Are Women Instructed to Keep Silent in Church?
The apostle Paul in his first epistle to the Corinthians Church wrote, “Let your women keep silence in the churches: for it is not permitted unto them to speak; but they are commanded to be under obedience as also saith the law” (1 Corinthians 14:34).
Some have found difficulty in understanding this prohibition in terms, not only of our modern concepts of the place of women in the church, but also of the place and service of women in Bible history (Judges 4:4; 2 Kings 22:14; Luke 2:36, 37; Acts 21:9). Paul himself commended the women who labored with him in the gospel (Philippians 4:3).
God gave an important place for women in His work. Women played a prominent role in the ministry of Jesus and the ministry to Jesus (Matthew 28:1–10; Luke 8:3; 23:49; John 11:1–46; 12:1–8). Further, no spiritual gift is limited to men (1 Corinthians 12:27–31; Romans 12:3–8; 1 Peter 4:8–11). Women were commanded to edify the body of Christ, which included teaching (Titus 2:4) and prophecy (Acts 2:17, 18; 21:9; 1 Corinthians 11:5).
The Issue in the Corinthian Church
Why, then, should they be prevented from speaking in public? The answer is found in 1 Corinthians 14:35 “And if they will learn any thing, let them ask their husbands at home: for it is a shame for women to speak in the church.” Such instruction would prevent unseemly interruptions in the service of worship and avoid the confusion attendant on such interruptions. This was true because both Greek and Jewish custom dictated that women should be kept in the background in public affairs. Violation of this custom would be looked upon as disgraceful and would bring reproach upon the church.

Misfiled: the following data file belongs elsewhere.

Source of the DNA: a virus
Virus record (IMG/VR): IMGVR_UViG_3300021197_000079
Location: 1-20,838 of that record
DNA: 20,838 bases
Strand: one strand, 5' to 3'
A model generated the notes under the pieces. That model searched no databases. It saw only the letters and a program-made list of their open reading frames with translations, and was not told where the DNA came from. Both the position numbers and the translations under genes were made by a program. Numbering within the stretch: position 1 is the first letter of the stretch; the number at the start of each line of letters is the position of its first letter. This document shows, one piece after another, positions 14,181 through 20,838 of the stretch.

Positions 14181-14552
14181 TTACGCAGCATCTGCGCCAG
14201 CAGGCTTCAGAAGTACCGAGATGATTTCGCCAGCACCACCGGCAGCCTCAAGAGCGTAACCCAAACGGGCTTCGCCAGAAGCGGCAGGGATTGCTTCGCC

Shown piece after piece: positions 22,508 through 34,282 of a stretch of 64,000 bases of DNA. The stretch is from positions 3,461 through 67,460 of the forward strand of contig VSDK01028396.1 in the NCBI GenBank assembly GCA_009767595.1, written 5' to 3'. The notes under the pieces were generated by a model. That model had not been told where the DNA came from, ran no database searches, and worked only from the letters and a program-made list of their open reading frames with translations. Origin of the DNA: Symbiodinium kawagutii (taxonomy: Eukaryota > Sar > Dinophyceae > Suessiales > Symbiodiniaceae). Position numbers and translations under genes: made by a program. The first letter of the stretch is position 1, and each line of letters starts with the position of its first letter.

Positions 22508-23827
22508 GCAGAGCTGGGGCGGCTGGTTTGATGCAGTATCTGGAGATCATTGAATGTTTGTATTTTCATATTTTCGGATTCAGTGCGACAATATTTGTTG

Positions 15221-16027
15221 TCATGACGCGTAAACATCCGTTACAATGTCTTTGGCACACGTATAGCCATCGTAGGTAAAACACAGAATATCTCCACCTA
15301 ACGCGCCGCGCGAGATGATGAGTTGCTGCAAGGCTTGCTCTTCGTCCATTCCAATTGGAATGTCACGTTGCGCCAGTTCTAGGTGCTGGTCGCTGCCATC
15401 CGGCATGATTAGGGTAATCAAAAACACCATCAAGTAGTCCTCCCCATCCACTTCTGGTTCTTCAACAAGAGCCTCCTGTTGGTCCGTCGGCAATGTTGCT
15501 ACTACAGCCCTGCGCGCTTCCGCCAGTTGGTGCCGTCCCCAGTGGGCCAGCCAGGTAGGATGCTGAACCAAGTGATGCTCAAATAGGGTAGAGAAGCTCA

Paul says, “Let the woman learn in silence with all subjection” (1 Timothy 2:11). And he adds, “But I suffer not a woman to teach, nor to usurp authority over the man, but to be in silence.” So, this is a silence in the sense clearly described—without teaching or exercising authority over men. Paul gives a reason for it “For Adam was formed first, then Eve” (1 Timothy 2:13). Here, Paul grounds his teaching directly to the creation of all things, stating that men and women were created differently and have different roles in the natural.
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In His service,